Gardeners before 1800
The first lodges of which there is written evidence were formed to promote, regulate and support the craft of gardening and the gardeners themselves. The records of the gardeners of Haddington and Dunfermline both survive from before 1800.
Early rules concern spreading information and new varieties of plants throughout the membership. The rules also state that money will be used to help distressed widows, orphans and the poor (of the lodges).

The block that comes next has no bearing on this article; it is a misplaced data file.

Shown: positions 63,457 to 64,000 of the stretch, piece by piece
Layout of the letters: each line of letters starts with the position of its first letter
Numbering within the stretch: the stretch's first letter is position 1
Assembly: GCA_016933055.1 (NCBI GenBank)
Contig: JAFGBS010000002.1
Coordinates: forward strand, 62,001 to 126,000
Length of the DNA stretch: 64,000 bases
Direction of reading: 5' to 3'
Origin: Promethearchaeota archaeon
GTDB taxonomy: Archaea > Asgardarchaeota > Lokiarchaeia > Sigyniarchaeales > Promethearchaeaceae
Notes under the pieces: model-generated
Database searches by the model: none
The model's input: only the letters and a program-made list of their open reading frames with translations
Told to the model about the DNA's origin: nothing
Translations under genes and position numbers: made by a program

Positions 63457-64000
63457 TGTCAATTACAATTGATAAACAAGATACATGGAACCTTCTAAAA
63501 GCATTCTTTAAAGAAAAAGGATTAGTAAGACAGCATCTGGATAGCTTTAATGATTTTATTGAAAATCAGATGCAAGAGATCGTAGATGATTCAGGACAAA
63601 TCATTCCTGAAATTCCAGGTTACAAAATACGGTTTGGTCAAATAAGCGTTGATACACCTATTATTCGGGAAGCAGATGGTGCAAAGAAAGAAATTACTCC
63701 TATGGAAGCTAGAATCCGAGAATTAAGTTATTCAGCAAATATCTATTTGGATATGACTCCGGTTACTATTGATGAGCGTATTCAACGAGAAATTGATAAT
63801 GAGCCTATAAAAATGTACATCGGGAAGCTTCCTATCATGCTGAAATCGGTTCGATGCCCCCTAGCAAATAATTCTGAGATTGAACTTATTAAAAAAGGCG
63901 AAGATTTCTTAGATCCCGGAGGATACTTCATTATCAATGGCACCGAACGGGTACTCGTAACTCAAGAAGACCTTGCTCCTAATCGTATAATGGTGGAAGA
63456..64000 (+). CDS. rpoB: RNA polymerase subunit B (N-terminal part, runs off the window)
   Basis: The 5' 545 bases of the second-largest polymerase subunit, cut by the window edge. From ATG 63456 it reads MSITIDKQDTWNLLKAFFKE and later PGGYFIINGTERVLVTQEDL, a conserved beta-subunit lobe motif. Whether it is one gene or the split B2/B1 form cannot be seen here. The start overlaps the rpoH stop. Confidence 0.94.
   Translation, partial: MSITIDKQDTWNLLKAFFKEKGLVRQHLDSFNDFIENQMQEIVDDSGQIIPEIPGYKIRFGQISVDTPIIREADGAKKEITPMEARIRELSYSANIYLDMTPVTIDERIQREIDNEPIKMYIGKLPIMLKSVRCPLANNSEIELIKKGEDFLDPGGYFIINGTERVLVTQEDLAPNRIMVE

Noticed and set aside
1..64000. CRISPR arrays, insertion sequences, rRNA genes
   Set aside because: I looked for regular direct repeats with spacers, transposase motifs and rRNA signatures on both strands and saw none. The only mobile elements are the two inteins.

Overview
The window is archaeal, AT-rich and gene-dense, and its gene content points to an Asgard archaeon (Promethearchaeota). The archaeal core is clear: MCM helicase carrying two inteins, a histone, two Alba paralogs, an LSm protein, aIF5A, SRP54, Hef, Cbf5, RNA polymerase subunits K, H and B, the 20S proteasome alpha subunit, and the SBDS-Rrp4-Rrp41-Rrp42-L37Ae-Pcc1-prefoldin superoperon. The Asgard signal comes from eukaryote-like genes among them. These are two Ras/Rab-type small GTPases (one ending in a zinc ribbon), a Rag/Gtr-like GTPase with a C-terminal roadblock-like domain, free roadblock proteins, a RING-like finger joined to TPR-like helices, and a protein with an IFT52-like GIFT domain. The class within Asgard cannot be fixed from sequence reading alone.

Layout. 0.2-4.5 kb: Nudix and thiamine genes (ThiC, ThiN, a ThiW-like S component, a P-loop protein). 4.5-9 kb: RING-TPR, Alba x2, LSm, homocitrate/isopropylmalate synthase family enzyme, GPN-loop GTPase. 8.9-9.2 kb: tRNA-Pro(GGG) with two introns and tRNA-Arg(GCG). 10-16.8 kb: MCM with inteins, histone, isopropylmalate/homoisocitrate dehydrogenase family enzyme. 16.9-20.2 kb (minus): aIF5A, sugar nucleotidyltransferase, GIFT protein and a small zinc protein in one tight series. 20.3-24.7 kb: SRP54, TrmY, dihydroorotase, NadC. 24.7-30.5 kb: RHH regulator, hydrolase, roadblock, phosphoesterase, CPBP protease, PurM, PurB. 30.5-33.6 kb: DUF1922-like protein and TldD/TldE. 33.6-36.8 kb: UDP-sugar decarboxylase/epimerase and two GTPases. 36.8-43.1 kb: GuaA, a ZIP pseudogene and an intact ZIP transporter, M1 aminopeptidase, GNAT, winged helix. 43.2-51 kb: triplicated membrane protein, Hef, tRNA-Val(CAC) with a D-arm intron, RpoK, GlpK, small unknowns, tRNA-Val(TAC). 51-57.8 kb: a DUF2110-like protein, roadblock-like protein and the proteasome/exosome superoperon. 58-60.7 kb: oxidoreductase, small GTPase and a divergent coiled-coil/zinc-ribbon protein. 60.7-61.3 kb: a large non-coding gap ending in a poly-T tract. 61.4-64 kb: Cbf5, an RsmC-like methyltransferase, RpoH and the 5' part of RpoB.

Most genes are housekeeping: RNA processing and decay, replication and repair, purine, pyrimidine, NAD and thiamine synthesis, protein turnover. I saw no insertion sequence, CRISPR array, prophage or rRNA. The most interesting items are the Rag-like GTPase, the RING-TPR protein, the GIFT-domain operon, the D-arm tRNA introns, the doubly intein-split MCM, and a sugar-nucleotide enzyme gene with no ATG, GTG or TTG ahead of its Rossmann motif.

In time, mutual aid became the most important function of the lodges. They began to attract members from among those who were not gardeners. By the nineteenth century the lodges were mostly benefit societies. Dunfermline went as far as forming a separate section for those interested in horticulture. Lodges provided sickness benefit and pensions as well as grants and annuities.